He had just worked on his tube type morse code keyer, a Hallicrafters, I think, so as to increase its maximum sending speed, and he did that so he could operate on NTS traffic nets at full speed. He altered the speed by changing out a capacitor in the main oscillator circuit. He used what he had at hand rather than go out a buy something new. He said that was very "Navajo", that is, to use what you have. After the modification, he used the keyer as planned and he only discovered that its new slowest speed was 18 wpm when he went to send me the text of the Novice code test.
He apologized but he sent me the novice code test at that speed anyway!!! Apparently, he had never given a Novice test prior to doing it with/for me. While he was sending
the code test and while I was answering the novice theory and rules/regulations questions, he appeared to be more nervious than I was.
He kept calling me on the phone and asking if my license had come. Finally, one day, it did and he got me on the air and he started asking me all kinds of questions in morse code. At that time, I just could not figure out where is he coming from in asking all those questions. He later admitted that he did not want to be accused of just giving away a license and so he wanted to be sure that I could really copy the morse code!!! I guess, because he worked for the City, he did not want any trouble with the FCC.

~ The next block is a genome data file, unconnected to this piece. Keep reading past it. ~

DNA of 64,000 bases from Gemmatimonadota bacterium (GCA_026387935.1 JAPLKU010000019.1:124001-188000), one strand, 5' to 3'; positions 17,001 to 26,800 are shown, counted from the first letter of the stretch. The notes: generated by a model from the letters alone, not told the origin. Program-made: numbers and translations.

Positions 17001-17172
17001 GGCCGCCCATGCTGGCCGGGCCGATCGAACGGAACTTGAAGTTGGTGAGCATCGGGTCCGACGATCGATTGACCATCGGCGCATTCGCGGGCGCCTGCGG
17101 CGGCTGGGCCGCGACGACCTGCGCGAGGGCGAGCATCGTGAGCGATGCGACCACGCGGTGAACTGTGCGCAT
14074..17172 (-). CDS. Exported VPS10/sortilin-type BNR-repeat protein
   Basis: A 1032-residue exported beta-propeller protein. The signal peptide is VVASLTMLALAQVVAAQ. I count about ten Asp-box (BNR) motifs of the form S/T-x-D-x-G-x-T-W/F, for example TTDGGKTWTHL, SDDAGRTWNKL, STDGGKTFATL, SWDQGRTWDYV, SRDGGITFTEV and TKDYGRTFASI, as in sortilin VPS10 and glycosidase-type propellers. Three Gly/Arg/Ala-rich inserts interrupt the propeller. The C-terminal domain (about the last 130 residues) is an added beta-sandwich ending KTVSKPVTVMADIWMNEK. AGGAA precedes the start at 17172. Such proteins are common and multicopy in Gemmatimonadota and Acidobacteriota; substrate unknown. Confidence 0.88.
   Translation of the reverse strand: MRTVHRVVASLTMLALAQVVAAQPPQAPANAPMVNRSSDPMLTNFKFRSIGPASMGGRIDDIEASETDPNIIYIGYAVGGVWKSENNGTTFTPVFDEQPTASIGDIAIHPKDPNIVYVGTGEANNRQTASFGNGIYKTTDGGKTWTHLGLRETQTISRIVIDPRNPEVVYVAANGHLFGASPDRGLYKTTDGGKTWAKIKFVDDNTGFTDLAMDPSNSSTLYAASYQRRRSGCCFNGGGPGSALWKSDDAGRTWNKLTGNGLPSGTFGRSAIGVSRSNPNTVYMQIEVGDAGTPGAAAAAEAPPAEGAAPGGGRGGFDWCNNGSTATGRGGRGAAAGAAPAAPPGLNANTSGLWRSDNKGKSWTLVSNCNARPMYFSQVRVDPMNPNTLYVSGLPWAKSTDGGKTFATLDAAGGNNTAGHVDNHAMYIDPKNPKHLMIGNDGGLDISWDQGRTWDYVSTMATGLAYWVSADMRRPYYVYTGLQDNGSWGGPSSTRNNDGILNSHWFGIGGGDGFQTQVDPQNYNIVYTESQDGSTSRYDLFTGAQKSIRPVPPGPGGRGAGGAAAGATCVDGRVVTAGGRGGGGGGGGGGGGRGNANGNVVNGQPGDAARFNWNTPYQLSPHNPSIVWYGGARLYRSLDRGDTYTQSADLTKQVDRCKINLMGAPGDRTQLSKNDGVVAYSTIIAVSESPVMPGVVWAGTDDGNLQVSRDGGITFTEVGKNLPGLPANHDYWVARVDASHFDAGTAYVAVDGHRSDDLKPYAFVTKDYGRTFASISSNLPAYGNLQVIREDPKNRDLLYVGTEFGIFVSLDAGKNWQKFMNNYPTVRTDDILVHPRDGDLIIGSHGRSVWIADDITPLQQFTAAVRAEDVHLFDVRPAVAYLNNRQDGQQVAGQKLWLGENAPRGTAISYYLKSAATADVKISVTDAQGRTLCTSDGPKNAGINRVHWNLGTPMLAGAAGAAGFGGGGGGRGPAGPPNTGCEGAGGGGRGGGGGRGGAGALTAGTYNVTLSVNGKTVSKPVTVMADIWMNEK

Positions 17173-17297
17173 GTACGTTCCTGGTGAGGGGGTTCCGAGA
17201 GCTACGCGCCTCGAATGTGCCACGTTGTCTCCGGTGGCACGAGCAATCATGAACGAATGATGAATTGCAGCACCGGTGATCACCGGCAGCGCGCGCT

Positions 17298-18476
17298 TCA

The problem I had was that I received the callsign WA6MBZ in the mail and my license said GENERAL. I called the League and wrote to the FCC. There was no way to call the
FCC those days. They sent me WN6MBZ as a NOVICE license in three weeks or so, despite the fact that in those days it could take 7 or 8 weeks to get a new license or an
upgrade out of them.
Several months later, in January of 1970, I went to Denver, CO, during a semester break and took and passed the GENERAL tests for real and failed the ADVANCED, but I only took about five or ten minutes to go through it, go down stairs, and start driving back to Alburquerque, NM to make the first session of an evening class in a new semester.
When I got the real GENERAL license, it said W B 6MBZ, yes "B" But I looked in the callbook and some guy in Lafayette, CA, already held that call as a permitted second callsign. Yes, in those days, if you had two stations, you had to have two call signs as well.
I wrote to the FCC again and I soon realized that my corrected license under whatever callsign as a GENERAL would held up or misplaced in the national postal/mail strike of 1970.
I called my Congressman from Santa Barbara, CA, at his local office and he or his staff arranged to have the FCC send me a telegram, the contents of which was my Amateur Radio license under WA6MBZ as a General.
I have not had any trouble with the FCC since then !!!
73 de "Jug", WA6MBZ